It’s at the preschool ages that most abnormalities in children are often detected. For this reason, preschool teachers must know how to identify children with special needs and ensure they’re assisted the earliest. They also need to have general knowledge about how to support such kids in school. You may also encounter children with behavioral issues caused by physical or psychological abuse at home, or even those suffering from mental illness or attention deficit hyperactivity disorder. These are all added responsibilities that you’ll have to take on despite not having the proper training on how to handle them.
6) Financial challenges
While teaching in preschool seems like a great career path for locals and expats, financial policies in schools may be discouraging. Many preschools are often strapped for cash, causing management to implement austerity measures such as reduction of benefits, no salary increment, not to mention, increased class size without any increment of resources. This makes teaching in preschools harder than it needs to be.
7) Equity and equality balance
Preschool teachers often become propagators of social stigmas such as bullying and categorization –whether consciously or unconsciously. This can occur due to the varied characters of the children and the influence of parents. As a preschool teacher, you’ll have kids from different backgrounds, social classes, cultures, and beliefs in your classroom. It can be challenging to find an equal ground for all of them so none of them feels left out.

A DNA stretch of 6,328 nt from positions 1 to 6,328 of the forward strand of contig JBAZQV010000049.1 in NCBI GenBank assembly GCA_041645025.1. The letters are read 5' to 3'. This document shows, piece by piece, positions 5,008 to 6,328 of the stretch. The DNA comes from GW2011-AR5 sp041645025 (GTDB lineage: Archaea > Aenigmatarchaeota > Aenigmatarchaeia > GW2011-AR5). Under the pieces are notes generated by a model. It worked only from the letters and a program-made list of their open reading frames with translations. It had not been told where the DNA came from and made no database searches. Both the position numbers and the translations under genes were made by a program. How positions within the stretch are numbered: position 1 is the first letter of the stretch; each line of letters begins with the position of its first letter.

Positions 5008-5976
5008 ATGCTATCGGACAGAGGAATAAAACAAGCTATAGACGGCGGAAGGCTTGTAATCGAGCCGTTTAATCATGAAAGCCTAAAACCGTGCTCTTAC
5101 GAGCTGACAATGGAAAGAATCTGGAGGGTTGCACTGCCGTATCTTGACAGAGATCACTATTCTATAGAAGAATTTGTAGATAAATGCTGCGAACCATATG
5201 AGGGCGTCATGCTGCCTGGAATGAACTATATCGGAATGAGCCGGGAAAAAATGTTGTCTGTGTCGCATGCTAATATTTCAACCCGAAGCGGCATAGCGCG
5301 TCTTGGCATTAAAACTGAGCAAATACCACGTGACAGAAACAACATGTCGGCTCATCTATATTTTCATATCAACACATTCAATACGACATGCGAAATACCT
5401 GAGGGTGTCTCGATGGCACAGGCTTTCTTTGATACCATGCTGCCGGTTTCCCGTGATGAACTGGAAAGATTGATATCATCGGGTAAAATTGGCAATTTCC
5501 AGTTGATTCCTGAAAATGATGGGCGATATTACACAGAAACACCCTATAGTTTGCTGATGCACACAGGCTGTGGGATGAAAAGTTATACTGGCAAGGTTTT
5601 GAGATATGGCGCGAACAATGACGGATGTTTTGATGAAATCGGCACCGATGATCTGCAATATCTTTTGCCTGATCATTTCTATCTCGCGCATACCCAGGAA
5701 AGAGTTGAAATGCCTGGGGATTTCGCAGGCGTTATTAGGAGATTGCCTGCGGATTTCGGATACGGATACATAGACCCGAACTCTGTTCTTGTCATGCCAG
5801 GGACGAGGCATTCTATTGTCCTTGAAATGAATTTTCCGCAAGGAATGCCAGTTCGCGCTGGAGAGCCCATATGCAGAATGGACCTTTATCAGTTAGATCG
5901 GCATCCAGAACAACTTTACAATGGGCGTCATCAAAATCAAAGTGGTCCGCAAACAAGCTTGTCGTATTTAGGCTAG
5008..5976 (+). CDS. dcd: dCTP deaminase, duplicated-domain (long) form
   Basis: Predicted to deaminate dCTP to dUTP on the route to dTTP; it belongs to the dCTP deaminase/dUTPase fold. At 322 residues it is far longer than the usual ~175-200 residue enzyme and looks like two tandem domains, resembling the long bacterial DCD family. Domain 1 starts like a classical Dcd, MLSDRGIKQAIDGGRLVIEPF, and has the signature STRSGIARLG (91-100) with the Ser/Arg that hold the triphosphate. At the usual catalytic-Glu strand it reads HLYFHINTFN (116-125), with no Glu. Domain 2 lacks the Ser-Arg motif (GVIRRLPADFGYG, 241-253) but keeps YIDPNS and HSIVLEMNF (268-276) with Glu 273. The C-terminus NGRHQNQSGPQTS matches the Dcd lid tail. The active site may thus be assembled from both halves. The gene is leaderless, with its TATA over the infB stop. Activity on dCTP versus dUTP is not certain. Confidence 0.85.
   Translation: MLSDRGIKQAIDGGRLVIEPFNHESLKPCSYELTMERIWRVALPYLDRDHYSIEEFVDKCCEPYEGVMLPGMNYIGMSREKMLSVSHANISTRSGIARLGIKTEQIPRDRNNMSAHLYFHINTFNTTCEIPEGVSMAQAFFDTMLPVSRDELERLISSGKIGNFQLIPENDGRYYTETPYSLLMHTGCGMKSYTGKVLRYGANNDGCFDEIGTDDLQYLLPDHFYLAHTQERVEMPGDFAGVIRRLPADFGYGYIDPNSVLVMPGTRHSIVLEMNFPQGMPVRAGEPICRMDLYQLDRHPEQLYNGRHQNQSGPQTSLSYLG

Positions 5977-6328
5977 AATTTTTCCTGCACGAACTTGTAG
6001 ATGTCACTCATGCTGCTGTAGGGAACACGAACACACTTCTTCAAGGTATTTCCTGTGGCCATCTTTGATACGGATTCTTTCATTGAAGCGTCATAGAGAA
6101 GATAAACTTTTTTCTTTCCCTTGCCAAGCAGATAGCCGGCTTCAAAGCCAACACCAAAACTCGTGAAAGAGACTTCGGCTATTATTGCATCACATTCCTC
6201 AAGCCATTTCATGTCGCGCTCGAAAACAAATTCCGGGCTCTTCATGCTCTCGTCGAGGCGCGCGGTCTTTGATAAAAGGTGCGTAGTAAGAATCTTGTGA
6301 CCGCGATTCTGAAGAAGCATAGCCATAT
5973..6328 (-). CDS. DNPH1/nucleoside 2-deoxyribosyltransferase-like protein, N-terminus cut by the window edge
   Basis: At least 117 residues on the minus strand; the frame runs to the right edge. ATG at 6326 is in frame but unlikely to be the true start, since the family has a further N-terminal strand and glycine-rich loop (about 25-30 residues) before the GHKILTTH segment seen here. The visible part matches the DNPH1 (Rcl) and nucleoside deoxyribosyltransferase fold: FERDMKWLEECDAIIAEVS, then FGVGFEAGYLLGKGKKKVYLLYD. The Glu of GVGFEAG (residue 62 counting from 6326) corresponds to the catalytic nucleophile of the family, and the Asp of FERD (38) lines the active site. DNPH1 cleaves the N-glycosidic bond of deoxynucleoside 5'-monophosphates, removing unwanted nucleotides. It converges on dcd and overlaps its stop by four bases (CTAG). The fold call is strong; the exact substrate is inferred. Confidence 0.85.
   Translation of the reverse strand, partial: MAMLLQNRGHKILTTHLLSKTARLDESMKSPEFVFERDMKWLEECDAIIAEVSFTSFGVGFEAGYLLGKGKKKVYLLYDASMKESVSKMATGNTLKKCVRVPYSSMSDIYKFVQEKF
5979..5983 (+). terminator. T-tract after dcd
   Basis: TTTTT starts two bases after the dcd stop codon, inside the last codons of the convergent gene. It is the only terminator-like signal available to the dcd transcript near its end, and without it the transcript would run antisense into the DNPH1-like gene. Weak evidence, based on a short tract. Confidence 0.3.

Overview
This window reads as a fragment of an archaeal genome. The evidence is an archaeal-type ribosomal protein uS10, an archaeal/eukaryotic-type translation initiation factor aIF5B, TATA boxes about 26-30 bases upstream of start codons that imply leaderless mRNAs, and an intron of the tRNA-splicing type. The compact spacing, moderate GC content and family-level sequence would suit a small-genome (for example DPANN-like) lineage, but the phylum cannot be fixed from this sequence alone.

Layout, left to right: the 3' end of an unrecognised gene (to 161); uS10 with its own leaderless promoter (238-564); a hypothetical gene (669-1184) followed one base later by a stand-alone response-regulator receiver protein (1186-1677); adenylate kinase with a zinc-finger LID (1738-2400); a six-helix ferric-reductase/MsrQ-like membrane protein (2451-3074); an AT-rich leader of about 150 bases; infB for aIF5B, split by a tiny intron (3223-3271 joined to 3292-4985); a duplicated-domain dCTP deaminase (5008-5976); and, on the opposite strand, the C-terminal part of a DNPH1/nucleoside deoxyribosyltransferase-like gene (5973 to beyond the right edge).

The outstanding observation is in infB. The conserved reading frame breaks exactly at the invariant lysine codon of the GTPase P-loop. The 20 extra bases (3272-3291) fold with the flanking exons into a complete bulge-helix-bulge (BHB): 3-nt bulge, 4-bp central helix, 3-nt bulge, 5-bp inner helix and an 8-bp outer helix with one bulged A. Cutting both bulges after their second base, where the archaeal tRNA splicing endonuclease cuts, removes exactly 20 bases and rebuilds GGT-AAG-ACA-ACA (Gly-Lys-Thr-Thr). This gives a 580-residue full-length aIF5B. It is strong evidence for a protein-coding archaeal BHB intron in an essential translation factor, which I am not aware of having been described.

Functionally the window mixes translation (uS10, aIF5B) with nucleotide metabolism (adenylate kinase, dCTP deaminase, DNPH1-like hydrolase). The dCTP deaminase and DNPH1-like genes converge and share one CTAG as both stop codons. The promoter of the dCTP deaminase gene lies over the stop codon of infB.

8) Unequal compensation
Preschool teachers are involved in so much more than teaching. Though indirectly, they take up other roles such as mentorship, parenting, and nursing among others in their line of work. They, however, do not receive compensation that is commensurate to their work. Money shouldn’t be the only reason you want to be a preschool teacher, but we all need it to live comfortably.
9) Feeling suffocated
Being with preschool children requires high levels of concentration and presence for the class to run smoothly. A break as short as a bathroom call may be very tricky to access, considering what kids can do when left unattended for just a few minutes. A preschool teacher will often feel overwhelmed and trapped in a classroom, craving for is a small break to exhale.
10) Incompatibility with routine lovers
As stated earlier, preschool teachers don’t experience dull days given the adventurous nature of their job. This kind of set-up may be good for those who love to explore new things, but not as attractive for those who love routine and perfection. If you are that kind of person, then you may not enjoy your job fully to deliver your best.
About the author: Marta Kovachek is the author of this article. She graduated from the University of Chicago with a master’s degree in Economics. Marta enjoys writing about the current economic situation and loves helping our readers to find their next "destination". From places to live to complex social and economic topics, we always enjoy Marta's work. Please contact us in case of any questions.